7.x Virtual Event with the Creators of the Elastic Stack
Learn about the many new features in 7.0 (and some of the big hitters in the 6.x series that you may have missed) and participate in the global celebration of Elastic Stack 7.0.
Elastic Stack 7.0 Overview
We kick off with a whirlwind tour of all the goodies that landed in 7.0 — from a fully-revamped cluster coordination system in Elasticsearch to brand new design and navigation in Kibana. Fasten your seatbelts, it’ll be a wild ride.
Kibana 7.0 Navigation & Design
The new design of Kibana 7.0 goes far beyond dark mode across the entire application. Based on a new reusable UI component library with simpler style sheets, the new design streamlines navigation for a simplified user experience, and lays the foundation for the elegant future of Kibana. But yes, dark mode is also here.Making Search Faster (and Easier)
Make Search Faster (and easier)
Hear how Elasticsearch 7.0 dramatically speeds up top hits queries with Block-Max WAND, how the new intervals query enables better proximity searching, and how the soon-to-come search_as_you_type field will make autocomplete easy.Cluster Resiliency and Scale
Cluster Resiliency and Scale
7.0 delivers a new cluster coordination model that makes growing or shrinking your cluster safe and simple. Meanwhile, the real-memory circuit breaker uses a new feature from the JVM to make your nodes resilient to OOMs. Oh yeah, and the feature we’ve all been waiting for — cross-cluster replication — is here to help you scale across the globe
Bkd trees have helped numeric, date, IP, and geopoint fields — and now they deliver again with smaller, lighter, and faster Bkd-backed geoshapes. The geotile_grid aggregation improves on the old geohash_grid aggregation, and the new Elastic Maps solution brings powerful mapping and geo visualization features to Kibana.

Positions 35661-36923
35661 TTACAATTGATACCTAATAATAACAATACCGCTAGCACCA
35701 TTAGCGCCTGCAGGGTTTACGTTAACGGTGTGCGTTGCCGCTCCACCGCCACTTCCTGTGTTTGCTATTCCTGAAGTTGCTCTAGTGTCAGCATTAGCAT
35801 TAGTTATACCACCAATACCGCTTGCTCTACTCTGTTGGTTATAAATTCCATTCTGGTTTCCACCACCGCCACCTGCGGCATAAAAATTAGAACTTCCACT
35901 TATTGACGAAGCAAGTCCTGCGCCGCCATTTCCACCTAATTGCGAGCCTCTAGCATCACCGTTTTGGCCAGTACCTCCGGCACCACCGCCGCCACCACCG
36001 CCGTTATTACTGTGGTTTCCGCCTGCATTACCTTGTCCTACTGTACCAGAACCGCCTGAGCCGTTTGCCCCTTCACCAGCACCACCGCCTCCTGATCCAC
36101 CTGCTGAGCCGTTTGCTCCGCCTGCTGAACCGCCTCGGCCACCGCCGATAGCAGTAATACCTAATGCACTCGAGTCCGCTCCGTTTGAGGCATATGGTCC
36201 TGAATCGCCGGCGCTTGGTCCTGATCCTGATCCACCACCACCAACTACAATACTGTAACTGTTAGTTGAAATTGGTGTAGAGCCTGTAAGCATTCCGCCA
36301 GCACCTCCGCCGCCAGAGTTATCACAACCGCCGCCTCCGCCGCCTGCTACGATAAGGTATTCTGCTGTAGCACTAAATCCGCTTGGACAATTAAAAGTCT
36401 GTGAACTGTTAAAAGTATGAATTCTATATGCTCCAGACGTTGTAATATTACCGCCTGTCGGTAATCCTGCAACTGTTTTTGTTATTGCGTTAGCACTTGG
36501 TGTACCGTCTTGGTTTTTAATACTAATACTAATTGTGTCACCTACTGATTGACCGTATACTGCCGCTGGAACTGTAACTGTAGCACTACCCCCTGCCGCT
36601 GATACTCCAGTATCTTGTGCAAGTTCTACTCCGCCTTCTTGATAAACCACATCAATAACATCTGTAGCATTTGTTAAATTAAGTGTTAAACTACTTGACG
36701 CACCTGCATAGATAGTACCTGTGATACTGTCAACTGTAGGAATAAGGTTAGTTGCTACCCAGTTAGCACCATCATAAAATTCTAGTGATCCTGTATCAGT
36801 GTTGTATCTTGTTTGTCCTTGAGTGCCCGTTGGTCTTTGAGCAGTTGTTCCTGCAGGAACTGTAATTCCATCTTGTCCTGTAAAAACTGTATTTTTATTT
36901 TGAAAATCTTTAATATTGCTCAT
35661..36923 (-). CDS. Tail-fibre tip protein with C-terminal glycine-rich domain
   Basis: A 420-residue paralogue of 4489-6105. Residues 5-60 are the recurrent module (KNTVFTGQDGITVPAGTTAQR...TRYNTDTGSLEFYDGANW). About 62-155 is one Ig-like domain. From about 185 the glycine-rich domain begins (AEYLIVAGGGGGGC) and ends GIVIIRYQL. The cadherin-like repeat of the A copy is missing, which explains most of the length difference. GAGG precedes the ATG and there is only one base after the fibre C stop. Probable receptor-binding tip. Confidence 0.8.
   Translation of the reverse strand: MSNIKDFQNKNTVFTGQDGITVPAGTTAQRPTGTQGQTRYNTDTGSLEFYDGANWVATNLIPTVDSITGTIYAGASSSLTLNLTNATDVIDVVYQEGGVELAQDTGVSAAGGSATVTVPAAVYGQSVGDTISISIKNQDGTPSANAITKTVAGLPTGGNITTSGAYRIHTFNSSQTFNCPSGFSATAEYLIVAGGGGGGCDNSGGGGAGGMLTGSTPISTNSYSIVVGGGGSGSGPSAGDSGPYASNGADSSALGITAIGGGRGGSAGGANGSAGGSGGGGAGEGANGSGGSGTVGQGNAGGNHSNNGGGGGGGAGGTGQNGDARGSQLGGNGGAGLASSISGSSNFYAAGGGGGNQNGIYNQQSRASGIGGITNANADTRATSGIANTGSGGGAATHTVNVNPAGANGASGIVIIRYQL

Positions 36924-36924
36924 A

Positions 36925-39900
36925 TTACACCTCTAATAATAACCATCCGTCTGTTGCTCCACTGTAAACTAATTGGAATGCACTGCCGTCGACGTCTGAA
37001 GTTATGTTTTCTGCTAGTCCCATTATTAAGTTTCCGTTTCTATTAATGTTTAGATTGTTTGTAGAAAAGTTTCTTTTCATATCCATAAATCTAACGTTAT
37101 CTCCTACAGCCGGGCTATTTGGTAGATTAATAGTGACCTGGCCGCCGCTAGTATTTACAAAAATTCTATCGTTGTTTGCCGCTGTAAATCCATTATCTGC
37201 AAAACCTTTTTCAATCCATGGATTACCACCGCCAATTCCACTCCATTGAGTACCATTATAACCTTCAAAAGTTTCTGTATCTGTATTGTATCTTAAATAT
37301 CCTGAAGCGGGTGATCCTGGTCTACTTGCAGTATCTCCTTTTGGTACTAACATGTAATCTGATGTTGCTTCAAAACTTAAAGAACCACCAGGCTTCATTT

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Clinton Gormley was the first user of Elasticsearch and wrote the Perl API back in 2010. He is a co-author of Elasticsearch: The Definitive Guide, and spends most of his time designing the user interface, specifying new features, and triaging GitHub issues. He studied medicine at UCT in Cape Town and now lives in Barcelona.
Steve is director of product management, focused on Elasticsearch and commercial products at Elastic. Prior to Elastic, he worked at DataGravity and Basis Technology, where he designed and deployed text analytics and search technologies to solve interesting problems for some of the world's most successful companies.
Dave Snider manages product design for Kibana and maintains the Elastic UI framework. He thinks the title of webmaster sounds cooler.
Jim Ferenczi is an Elasticsearch Engineer and a Lucene committer at The Apache Software Foundation. Before joining Elastic, Jim worked for Exalead on web search and for Rakuten on e-commerce search.
Jason Tedor is a Software Engineer for Elastic. Jason is an Elasticsearch core developer with a love for all things distributed. In roles prior to joining Elastic, Jason was a backend engineer using the Hadoop ecosystem to handle one of the largest clinical datasets in the world, and built Monte Carlo simulations to model commercial loan portfolios.
Yannick Welsch is an Elasticsearch engineer based in Luxembourg. He works on the distributed bits of Elasticsearch, applying his experience in running large clusters as well as making use of his background in formal specification languages.
Nick Knize has a Ph.D. in GIS (aka Tetris) and left the world of Defense contracting in November 2014 to join Elastic. He is a core Elasticsearch developer focused on improving all things Geo. Based in Rockwall, Texas, Nick enjoys wakeboarding and playing ice hockey on all the ice Texas has to offer.
Thomas Neirynck is an experienced software engineer, and has worked in the government, defense, and open source communities. As a contributor for Kibana, he currently helps users to get insights from their data.